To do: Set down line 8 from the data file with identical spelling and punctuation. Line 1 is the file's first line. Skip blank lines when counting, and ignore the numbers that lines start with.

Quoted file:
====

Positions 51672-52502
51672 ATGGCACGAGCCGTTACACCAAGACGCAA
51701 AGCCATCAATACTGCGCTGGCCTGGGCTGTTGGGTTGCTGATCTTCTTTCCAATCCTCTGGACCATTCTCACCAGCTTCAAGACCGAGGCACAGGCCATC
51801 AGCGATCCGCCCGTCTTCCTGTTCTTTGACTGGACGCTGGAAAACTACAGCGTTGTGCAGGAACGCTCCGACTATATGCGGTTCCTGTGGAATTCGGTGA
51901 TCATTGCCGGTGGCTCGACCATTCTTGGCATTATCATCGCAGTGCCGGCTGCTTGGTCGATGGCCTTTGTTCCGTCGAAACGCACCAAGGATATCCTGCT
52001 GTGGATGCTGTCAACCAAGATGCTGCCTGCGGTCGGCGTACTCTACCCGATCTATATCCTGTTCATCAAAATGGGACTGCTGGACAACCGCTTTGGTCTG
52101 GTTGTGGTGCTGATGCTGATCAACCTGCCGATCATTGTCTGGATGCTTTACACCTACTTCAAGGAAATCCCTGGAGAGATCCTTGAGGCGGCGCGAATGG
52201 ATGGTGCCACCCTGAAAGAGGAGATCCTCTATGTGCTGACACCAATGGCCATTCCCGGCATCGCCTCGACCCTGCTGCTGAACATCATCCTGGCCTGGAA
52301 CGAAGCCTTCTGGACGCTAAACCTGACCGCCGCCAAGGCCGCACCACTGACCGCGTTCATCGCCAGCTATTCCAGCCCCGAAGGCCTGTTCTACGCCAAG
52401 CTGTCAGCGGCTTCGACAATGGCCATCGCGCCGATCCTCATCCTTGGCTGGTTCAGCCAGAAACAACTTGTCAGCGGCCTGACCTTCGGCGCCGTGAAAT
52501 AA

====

52201 ATGGTGCCACCCTGAAAGAGGAGATCCTCTATGTGCTGACACCAATGGCCATTCCCGGCATCGCCTCGACCCTGCTGCTGAACATCATCCTGGCCTGGAA